Stringer / REUTERS
A rescuer carries an infant child survivor of the ferry St. Thomas Aquinas to a hospital in Talisay, Cebu, in the central Philippines on Saturday.
At least 24 people were killed and more than 200 were unaccounted for after a Philippines ferry collided with a cargo ship Friday, the coast guard said.
The coast guard said that hundreds had been rescued by passing fishing boats, tug boats and coast guard vessels, Reuters reported.
But rescuers were still looking for 217 people on Saturday, Reuters reported. Rear Admiral Luis Tuason said there were 870 crew and passengers on the ferry, although the manifest showed 692 on board.
The ferry, which was at the mouth of a channel approaching Cebu in the central Philippines, had requested a change in its approach minutes before the accident, Tuason said.
The captain of the St. Thomas Aquinas Ferry was forced to abandon ship at around 9:05 p.m. local time (9:05 a.m. ET) due to a huge hole in the side of his vessel, Lt. Commander Ramil Palabrica of the Philippine Coast Guard told NBC News.
This was the second crash in two months around the islands.
Two people died and 54 were rescued after another ferry, the MV Lady of Mount Carmel sank off the Burias Islands on June 13.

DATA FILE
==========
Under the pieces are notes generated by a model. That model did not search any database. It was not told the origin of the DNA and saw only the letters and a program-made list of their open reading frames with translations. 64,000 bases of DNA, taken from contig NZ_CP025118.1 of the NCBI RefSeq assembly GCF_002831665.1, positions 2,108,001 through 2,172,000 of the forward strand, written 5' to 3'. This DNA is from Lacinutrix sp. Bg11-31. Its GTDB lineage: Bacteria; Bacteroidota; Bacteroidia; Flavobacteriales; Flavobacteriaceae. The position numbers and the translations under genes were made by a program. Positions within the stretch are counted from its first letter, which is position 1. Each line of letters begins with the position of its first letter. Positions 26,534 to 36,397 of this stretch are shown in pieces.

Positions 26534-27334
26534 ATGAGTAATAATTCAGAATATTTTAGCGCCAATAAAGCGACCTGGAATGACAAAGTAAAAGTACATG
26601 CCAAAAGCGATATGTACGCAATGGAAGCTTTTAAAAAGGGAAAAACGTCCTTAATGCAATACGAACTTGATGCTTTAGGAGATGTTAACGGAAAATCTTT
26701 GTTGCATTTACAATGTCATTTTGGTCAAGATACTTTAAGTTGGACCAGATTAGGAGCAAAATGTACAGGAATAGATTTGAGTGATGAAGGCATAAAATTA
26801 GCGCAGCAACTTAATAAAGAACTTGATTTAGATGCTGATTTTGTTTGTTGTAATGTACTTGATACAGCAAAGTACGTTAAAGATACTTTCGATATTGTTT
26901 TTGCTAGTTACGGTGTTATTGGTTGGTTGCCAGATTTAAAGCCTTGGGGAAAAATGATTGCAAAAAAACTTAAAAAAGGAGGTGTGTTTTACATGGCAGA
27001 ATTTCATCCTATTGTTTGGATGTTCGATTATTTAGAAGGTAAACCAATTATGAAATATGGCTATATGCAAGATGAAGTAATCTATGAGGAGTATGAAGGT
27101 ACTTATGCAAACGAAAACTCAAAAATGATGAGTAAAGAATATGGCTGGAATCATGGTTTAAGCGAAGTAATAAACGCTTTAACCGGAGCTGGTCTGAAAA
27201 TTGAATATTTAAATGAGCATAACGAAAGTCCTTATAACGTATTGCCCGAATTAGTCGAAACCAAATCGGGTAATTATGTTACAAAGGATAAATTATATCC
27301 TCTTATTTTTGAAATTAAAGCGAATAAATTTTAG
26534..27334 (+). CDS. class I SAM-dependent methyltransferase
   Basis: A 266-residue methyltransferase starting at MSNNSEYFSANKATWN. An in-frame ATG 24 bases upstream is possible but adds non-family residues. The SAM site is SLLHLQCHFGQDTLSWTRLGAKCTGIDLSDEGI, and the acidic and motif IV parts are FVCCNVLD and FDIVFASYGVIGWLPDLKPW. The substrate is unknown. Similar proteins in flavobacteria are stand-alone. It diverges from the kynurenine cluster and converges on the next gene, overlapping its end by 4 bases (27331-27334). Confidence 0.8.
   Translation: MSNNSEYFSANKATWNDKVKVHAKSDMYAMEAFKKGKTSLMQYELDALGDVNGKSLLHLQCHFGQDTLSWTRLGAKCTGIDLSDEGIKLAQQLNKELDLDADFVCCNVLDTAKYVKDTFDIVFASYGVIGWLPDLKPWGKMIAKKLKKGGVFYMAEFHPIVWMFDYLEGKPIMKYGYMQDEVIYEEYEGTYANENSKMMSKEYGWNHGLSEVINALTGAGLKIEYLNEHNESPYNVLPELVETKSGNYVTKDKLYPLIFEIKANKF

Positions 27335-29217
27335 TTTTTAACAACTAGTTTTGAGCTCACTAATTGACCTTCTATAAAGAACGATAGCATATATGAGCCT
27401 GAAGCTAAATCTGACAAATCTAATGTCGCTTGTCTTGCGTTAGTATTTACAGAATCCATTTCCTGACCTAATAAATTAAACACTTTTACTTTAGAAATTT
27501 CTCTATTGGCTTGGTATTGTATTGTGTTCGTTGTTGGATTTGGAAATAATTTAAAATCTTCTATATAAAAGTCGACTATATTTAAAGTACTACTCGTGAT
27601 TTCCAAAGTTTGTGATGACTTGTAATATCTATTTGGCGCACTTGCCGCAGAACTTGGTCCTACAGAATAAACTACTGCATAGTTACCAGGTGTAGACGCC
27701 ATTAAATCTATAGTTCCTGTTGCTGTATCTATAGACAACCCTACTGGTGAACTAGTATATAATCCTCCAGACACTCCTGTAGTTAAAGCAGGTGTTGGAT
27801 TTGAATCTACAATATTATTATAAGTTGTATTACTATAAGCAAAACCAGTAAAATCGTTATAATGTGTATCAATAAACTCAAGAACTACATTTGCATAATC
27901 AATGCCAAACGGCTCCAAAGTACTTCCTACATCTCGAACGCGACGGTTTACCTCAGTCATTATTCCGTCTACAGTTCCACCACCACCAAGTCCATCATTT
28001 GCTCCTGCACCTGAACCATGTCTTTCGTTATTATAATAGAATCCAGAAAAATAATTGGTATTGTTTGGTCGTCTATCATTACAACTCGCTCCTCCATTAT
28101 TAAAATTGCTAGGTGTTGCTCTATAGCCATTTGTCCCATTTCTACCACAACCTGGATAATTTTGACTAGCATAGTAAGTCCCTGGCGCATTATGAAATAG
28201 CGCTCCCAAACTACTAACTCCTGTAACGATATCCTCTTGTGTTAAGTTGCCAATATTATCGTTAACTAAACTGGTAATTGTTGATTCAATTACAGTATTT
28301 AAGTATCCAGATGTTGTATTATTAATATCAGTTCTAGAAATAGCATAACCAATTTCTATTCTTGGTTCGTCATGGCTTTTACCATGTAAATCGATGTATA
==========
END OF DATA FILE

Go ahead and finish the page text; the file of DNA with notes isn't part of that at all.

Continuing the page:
The cause of the accident is still under investigation, but the Inquirer News reported that poor lashing of a bus may have caused the vessel to tilt.
Maritime accidents are common in the Philippine archipelago because of tropical weather, badly maintained passenger boats and weak enforcement of safety regulations.
The world's worst maritime disaster in peace time occurred in the Philippines in December 1987. More than 4,000 people died when the Dona Paz ferry collided with a tanker.
Reuters contributed to this report.
Stringer / REUTERS
This cargo vessel is shown at anchor after colliding with a passenger ferry in the Philippines.
This story was originally published on Fri Aug 16, 2013 12:11 PM EDT